When a husband and wife meet their new next-door neighbors— a standard setup in pop culture theater— there’s a sly acknowledgment of how cliche this premise could be. In fact, both families in this production share the same surname: Jones.
Yet from this seemingly mundane concept springs forth The Realistic Joneses, at once surreal and wholly relatable.
Written by award-winning playwright Will Eno, the Toledo production stages on July 13 and 14 at the Village Players Theatre on Upton Avenue. Produced in collaboration with Actors Collaborative Toledo (ACT), the piece is being brought to life by veteran area director Nancy Wright.
“I’m not the original person to say this, but it is Samuel Beckett meets Seinfeld. It’s kind of an absurdist bit of humor,” Wright said in an interview. “You’re going to laugh out loud at some really weird things that happen in this play— weird, yet recognizable because this is how real people talk. There’s also something here that tugs at the heartstrings.”
A great response
Wright first encountered the play while working on the reading committee for ACT. “[ACT co-founder] Jeffrey Albright said, ‘Everybody’s gotta read this,’ all of us who were on the committee fell in love with it.”
Albright asked Wright if she would consider putting up a staged reading of the show for area audiences this past February. Held at Trinity Episcopal Church, the two performances saw a great response from attendees. “So Jeffrey said to me, ‘What do you think about finding a venue and doing a full production?’ And I said I’m on board!”
Wright is joined for this new production by both Derek Hansen (John) and Kate Abu-Absi (Jennifer), who are reprising their roles from the February reading, joined by new additions John Jennens (Bob) and Marissa Rex (Pony).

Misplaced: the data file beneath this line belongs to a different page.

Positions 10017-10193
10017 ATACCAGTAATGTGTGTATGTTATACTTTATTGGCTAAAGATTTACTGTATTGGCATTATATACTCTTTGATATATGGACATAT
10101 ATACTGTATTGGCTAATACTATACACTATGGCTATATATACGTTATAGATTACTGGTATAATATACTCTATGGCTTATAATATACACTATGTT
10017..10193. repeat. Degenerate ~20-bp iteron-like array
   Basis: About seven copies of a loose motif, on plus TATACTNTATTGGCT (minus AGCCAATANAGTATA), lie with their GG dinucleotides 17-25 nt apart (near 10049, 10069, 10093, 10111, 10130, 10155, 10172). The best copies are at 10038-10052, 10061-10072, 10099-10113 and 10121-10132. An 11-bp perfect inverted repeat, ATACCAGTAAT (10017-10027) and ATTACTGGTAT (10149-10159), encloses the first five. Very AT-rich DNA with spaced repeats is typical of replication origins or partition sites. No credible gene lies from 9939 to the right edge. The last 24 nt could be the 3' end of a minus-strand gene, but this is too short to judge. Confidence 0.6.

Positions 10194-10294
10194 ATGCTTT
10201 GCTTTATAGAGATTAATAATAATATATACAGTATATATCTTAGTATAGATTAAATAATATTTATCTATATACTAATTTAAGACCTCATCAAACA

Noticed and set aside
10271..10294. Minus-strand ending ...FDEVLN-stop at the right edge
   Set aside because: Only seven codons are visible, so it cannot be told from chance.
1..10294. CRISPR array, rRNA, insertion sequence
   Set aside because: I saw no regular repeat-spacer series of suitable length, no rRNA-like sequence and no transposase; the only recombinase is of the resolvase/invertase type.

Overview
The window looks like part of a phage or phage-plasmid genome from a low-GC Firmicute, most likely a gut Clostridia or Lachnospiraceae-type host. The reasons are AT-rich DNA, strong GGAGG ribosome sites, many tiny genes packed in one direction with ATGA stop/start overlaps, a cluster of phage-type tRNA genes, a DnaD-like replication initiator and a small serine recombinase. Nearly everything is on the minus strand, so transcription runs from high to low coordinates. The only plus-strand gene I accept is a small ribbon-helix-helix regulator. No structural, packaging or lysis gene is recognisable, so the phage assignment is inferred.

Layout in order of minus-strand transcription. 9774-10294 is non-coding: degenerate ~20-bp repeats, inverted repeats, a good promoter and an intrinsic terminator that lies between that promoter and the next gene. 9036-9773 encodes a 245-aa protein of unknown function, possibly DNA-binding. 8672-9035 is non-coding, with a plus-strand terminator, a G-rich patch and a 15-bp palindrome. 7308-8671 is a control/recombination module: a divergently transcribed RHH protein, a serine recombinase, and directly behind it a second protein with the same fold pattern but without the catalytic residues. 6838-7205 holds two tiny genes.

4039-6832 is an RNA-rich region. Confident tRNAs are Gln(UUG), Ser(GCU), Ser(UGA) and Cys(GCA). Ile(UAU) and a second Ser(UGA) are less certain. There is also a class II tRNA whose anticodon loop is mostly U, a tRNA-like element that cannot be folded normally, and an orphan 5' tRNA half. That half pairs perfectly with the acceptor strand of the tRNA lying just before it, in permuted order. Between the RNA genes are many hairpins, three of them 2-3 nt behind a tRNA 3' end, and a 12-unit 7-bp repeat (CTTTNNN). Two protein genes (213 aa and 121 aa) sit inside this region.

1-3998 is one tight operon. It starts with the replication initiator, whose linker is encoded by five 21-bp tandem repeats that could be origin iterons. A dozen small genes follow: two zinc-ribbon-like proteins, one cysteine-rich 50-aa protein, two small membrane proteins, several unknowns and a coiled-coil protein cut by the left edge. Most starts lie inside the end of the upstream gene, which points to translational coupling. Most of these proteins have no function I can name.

“This is an ensemble production— nobody’s the ‘star.’ Four characters with equal-sized roles and everybody is working together like a dream,” Wright said.
Familiar and bizarre
As befits a show that straddles the line between the familiar and the bizarre, the production side of the Village Players version of The Realistic Joneses will have bits that feel realistic combined with ones that reach into the surreal, Wright said.
“The staging is a little bit abstract. A lot of the action takes place in the backyard in the summer— which makes it a really good show to do in the summertime.”
But, Wright is quick to add, don’t let the more unusual aspects of the show shake you up. The name of the play is very deliberately chosen. “It’s called The Realistic Joneses because it is about real people. At first, it seems a little weird, and then you realize, this is how people talk, and this is how people don’t want to talk about things that are difficult to talk about,” Wright said.
“I hope [the audience] takes away from this that listening to each other and talking to each other— which is what these characters gradually come to do— is what gets us through the hard stuff in life.”